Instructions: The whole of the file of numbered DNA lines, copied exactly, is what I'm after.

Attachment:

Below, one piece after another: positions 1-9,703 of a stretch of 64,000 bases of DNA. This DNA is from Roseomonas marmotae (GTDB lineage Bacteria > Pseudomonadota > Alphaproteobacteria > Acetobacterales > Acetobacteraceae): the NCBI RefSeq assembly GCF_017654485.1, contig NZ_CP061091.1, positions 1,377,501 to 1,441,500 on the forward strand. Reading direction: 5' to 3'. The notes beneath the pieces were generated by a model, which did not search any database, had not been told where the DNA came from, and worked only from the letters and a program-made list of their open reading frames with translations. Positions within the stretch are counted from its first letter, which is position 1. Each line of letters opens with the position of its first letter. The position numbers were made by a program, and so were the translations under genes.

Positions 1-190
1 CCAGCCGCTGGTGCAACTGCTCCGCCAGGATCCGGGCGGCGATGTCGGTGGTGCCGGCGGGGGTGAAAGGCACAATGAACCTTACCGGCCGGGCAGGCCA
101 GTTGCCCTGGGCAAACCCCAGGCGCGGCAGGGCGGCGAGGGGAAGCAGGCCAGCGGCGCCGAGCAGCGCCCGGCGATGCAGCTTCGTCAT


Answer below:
Below, one piece after another: positions 1-9,703 of a stretch of 64,000 bases of DNA. This DNA is from Roseomonas marmotae (GTDB lineage Bacteria > Pseudomonadota > Alphaproteobacteria > Acetobacterales > Acetobacteraceae): the NCBI RefSeq assembly GCF_017654485.1, contig NZ_CP061091.1, positions 1,377,501 to 1,441,500 on the forward strand. Reading direction: 5' to 3'. The notes beneath the pieces were generated by a model, which did not search any database, had not been told where the DNA came from, and worked only from the letters and a program-made list of their open reading frames with translations. Positions within the stretch are counted from its first letter, which is position 1. Each line of letters opens with the position of its first letter. The position numbers were made by a program, and so were the translations under genes.

Positions 1-190
1 CCAGCCGCTGGTGCAACTGCTCCGCCAGGATCCGGGCGGCGATGTCGGTGGTGCCGGCGGGGGTGAAAGGCACAATGAACCTTACCGGCCGGGCAGGCCA
101 GTTGCCCTGGGCAAACCCCAGGCGCGGCAGGGCGGCGAGGGGAAGCAGGCCAGCGGCGCCGAGCAGCGCCCGGCGATGCAGCTTCGTCAT